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‘The Assembled Parties’ Theatre Review

BY DAVID ROONEY, The Hollywood Reporter

Early in The Assembled Parties, a visitor swoons over the elegant 14-room Central Park West apartment of his hosts. “It’s like the sets of those plays you love,” he tells his mother on the phone. “With the 'breezy dialogue.' They sort of talk that way and everybody’s unbelievably nice and, like, gracious and happy. It’s like you go to New York and you look for New York, but it isn’t there? But it’s here.”

Winking nods such as this one are sprinkled throughoutRichard Greenberg’s lovely play, which is as knowingly self-aware of being a Broadway representation of New York as a vintage Woody Allen film is in the way it portrays the city onscreen. Almost everyone is hyper-articulate. They open their mouths and ready-made witticisms, literary references or wry views on history and politics come tumbling forth. Basically, it’s like Aaron Sorkin meets Neil Simon. That should register as studied and artificial, and on many levels it does. But the cleverness is supported by a foundation of warmth, sensitivity and even delicacy that makes this funny-sad comedy as unexpectedly affecting as it is entertaining.

This is an idiosyncratic play that reveals itself slowly and perhaps never quite fully, but Lynne Meadow’s expertly gauged production has just the right feel for its shifting rhythms. So too does Santo Loquasto’s sleek set nail the significance of the environment. The revolving maze of rooms appears both pristinely perfect and yet fully inhabited; during spinning scene changes we see a connective thread of life filling the sprawling apartment’s various nooks. We also glimpse evidence of secrets, discords. More than the physical production, however, what separates this from a manneredNew Yorker cartoon world is the wonderful anchoring performances of Jessica Hecht and Judith Light, both of them rich in complex humanity.

Beginning in 1980, the two acts take place exactly 20 years apart, both on Christmas Day, a holiday celebrated as a traditional whim of the secular Jewish Bascov family. Jeff (Jeremy Shamos) is an eager-to-please Harvard Law student invited to stay by Scotty (Jake Silbermann), the tan, handsome elder Bascov son who seems oddly ambivalent about the golden future that surely awaits him.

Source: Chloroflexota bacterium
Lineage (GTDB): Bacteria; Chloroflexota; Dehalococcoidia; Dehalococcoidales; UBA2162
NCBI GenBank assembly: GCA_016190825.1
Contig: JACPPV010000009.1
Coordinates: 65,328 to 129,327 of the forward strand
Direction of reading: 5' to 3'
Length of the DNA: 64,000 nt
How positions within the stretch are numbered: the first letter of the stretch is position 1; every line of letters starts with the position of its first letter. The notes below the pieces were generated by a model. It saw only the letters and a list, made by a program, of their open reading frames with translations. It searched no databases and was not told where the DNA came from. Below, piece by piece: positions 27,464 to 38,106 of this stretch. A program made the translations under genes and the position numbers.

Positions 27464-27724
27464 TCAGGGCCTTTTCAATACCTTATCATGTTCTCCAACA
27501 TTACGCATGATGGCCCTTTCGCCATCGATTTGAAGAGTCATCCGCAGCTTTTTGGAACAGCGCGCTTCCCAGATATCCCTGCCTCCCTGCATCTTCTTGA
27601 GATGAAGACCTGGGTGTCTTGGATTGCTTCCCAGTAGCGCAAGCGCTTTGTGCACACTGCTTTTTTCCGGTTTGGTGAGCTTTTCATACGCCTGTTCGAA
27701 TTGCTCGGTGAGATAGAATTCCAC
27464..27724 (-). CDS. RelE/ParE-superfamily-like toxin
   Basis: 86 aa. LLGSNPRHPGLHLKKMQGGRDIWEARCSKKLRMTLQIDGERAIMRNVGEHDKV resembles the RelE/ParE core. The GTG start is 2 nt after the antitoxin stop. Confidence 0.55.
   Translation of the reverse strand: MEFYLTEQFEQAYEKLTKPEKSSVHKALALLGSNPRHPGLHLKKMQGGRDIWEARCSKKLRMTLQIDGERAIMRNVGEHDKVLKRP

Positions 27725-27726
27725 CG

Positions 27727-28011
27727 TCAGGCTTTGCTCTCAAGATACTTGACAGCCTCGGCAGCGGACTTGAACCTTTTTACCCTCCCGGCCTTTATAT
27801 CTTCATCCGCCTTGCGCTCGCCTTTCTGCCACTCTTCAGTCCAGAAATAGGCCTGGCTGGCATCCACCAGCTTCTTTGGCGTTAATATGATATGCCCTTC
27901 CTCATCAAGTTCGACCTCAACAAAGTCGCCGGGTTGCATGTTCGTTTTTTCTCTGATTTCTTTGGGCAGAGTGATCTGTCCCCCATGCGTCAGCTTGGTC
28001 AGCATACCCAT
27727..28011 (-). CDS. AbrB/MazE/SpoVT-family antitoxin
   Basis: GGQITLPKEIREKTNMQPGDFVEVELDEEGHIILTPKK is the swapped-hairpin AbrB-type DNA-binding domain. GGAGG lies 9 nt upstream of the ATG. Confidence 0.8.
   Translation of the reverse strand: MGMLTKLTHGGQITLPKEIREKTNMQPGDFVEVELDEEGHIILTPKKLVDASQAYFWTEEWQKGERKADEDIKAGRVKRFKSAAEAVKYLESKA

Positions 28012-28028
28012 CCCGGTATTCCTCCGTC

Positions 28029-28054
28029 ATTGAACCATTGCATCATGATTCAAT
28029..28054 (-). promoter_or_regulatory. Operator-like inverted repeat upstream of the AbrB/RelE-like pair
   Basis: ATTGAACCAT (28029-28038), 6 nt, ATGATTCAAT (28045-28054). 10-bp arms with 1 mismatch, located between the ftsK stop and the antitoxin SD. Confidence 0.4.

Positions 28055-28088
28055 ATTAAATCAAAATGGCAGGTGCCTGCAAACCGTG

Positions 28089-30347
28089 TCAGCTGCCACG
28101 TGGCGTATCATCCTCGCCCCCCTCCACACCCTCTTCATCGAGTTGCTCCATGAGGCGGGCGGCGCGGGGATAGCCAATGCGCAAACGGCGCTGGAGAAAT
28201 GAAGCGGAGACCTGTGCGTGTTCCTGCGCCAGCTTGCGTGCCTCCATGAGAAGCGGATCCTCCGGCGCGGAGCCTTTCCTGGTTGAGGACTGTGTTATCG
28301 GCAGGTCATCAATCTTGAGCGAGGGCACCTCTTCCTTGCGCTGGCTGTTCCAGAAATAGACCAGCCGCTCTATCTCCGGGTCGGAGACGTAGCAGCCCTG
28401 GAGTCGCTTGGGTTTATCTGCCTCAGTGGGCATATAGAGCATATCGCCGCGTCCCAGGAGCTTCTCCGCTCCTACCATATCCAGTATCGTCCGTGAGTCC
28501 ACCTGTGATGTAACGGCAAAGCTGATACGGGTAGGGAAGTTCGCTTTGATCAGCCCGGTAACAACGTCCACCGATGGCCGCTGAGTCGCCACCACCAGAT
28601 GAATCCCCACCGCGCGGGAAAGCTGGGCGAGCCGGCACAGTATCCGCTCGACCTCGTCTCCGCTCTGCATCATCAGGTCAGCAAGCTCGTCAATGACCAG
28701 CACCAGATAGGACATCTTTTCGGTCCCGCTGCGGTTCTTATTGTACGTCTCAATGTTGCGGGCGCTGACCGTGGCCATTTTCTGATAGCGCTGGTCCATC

Jeff is enamored by both his friend’s home and his folks. “I hope you don’t mind, but I’m marrying your mom,” he tells Scotty after playing sous chef in the kitchen to domestic goddess Julie (Hecht) as she prepares the roast goose. Describing Scotty’s father, Ben (Jonathan Walker), Jeff says, only half-jokingly, “He possesses a management style at once humane and terrifying.” Being the outsider, Jeff is enlisted by both Scotty and his parents to serve as mediator and informant; he obliges, ingratiating himself seemingly without calculation.

While Scotty’s beloved kid-brother Timmy (Alex Dreier) is confined to bed with flu, the other guests include Ben’s whip-smart but despondent sister Faye (Light), her unceremonious husband Mort (Mark Blum) and their dim-bulb daughter Shelley (Lauren Blumenfeld).

Everything about these in-laws from Jersey says they should be consumed by envy for the Bascovs’ ivory-tower existence. “I’m a character in a farce,” kvetches Faye over vodka and Valium, swearing that by nature she’s not a malcontent. “I’m cursed.” Julie, by contrast, apologizes for being fundamentally happy: “I’ve always just been borne along to pleasant places.” A former teen movie star, she is also a German Jew, which according to Ben and Faye’s unseen Eastern European mother is “just a shiksa with a problem.”